Frank Robinson, MLB Hall of Famer and Pioneering Manager, Dead at 83

Frank Robinson, MLB Hall of Famer and Pioneering Manager, Dead at 83

After his tremendous playing career, Robinson became the first African American manager in Major League Baseball.

A fearsome hitter, Robinson ranks 10th on the career home run list with 586. His No. 20 was also retired by the Reds, Orioles and Indians.

He also served as MLB's executive vice president of baseball development, with his focus on increasing African-American participation in the sport. He spent the last 12 years working in different roles in the Commissioner's office, most recently serving as a senior advisor to Commissioner Rob Manfred. That includes becoming MLB's first black manager in 1974.

Robinson hit two home runs against the Reds - of all clubs - in teaming with future Hall of Fame third baseman Brooks Robinson to win another crown for the Orioles in 1970.

He was the Rookie of the Year in 1956 when he hit a rookie-record 38 homers for the Reds, and won the Triple Crown in 1966 during his first season with the Orioles.

Because he helped pave the way for future generations of black players and managers, Robinson will always be among the most important figures in MLB's history.

"With that 1966 season, Robinson became the first - and remains the only - player to win the MVP in both leagues".

Pitch after pitch, Robinson smashed into the palm trees in left-center field.

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"Pitchers did me a favor when they knocked me down", Robinson said.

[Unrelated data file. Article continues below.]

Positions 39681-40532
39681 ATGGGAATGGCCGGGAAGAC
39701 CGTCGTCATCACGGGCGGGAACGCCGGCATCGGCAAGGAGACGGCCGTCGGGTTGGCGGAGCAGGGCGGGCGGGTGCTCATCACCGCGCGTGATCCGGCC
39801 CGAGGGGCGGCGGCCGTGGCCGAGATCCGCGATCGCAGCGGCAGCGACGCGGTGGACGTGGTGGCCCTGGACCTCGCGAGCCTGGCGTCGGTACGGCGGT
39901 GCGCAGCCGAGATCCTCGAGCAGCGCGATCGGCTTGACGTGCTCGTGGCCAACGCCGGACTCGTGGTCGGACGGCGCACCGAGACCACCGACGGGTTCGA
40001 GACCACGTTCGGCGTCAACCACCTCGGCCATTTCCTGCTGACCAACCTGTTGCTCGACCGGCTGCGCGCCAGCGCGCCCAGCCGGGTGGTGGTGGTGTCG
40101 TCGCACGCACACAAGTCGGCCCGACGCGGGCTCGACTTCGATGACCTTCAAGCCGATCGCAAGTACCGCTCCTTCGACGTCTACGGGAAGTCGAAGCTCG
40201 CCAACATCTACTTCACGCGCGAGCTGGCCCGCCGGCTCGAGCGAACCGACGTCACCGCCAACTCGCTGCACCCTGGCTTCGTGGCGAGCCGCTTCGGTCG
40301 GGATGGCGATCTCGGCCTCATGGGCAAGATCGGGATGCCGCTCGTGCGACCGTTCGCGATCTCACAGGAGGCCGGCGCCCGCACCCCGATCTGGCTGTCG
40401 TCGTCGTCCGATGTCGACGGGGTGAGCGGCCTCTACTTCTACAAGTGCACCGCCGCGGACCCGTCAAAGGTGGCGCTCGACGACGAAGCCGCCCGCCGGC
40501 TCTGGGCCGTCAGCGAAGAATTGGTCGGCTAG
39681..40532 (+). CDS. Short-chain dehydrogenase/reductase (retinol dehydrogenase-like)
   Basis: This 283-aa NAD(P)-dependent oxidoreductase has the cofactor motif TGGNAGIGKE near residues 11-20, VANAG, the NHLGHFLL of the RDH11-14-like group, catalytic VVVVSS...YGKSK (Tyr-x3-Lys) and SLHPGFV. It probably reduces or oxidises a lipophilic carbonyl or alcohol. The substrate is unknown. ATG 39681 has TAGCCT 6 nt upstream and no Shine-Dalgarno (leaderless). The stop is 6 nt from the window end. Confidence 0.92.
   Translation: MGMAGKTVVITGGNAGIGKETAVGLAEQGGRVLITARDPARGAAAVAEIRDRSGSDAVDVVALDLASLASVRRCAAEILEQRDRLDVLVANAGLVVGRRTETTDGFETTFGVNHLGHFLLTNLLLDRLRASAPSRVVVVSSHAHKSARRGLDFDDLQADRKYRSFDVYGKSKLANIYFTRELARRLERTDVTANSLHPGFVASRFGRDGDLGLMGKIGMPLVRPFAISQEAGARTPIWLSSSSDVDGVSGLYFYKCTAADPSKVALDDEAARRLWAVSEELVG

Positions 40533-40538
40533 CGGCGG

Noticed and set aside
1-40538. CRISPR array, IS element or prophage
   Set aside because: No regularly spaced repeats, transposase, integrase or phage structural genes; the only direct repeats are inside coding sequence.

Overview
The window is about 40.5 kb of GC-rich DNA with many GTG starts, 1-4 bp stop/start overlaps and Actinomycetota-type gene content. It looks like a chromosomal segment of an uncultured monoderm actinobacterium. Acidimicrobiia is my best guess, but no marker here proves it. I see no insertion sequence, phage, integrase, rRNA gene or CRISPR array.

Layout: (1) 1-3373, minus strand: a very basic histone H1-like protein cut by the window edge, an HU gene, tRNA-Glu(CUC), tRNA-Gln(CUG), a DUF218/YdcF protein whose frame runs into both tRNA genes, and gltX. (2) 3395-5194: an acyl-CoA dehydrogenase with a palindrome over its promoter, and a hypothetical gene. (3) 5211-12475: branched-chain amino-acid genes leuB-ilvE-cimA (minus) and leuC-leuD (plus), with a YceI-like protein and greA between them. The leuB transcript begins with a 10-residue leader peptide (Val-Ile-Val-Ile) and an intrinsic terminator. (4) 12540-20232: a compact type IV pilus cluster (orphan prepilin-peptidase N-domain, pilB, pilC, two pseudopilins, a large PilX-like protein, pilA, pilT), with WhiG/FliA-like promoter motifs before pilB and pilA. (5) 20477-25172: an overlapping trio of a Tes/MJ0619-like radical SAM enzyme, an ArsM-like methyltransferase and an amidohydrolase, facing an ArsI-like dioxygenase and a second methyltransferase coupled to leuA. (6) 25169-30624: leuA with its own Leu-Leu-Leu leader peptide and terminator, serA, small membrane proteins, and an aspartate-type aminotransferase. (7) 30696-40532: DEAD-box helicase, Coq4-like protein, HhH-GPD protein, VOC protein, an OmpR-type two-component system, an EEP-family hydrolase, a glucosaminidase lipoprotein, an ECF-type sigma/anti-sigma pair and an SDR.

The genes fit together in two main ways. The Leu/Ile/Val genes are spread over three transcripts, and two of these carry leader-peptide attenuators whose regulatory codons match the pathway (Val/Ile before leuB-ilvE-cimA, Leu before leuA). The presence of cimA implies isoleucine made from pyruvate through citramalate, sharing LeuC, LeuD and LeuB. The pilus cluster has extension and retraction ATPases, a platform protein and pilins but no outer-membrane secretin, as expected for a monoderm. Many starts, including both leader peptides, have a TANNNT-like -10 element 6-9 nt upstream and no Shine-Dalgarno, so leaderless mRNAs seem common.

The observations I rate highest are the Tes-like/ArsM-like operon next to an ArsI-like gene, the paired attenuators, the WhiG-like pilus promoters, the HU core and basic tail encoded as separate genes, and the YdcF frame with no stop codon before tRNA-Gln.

"So honored to not just have known you Frank as a great man, manager, person, and human being, but who I truly called a good friend and someone who I honestly played as hard as I could for, hoping you would respect me back", Schneider wrote on Instagram.

He remained the Indians' manager for the 1977 season and was honored by the franchise in 2017 with a statue outside of Progressive Field. He took over the Montreal Expos in 2002 and moved with the team to D.C. for the 2005 season.

Robinson, one of the game's most feared sluggers and a fierce competitor, starred in both of baseball major leagues.

Robinson became a player-manager of the Cleveland Indians in 1975, hitting a home run on Opening Day that year at the age of 39.

While Robinson dealt with racism and segregation during his career and broke barriers as an African-American manager, he said his accomplishments pale in comparison to those of Jackie Robinson.

But basketball wasn't for Robinson, who went on to sign with the Reds out of high school for $3,000. "But how long the door would stay open depended on basically the way I conducted myself and the success that I would have".

Robinson was the NL MVP with Cincinnati in 1961 and Baltimore in 1966. He eventually settled in the Ashburton neighborhood in a house on Cedardale Road.

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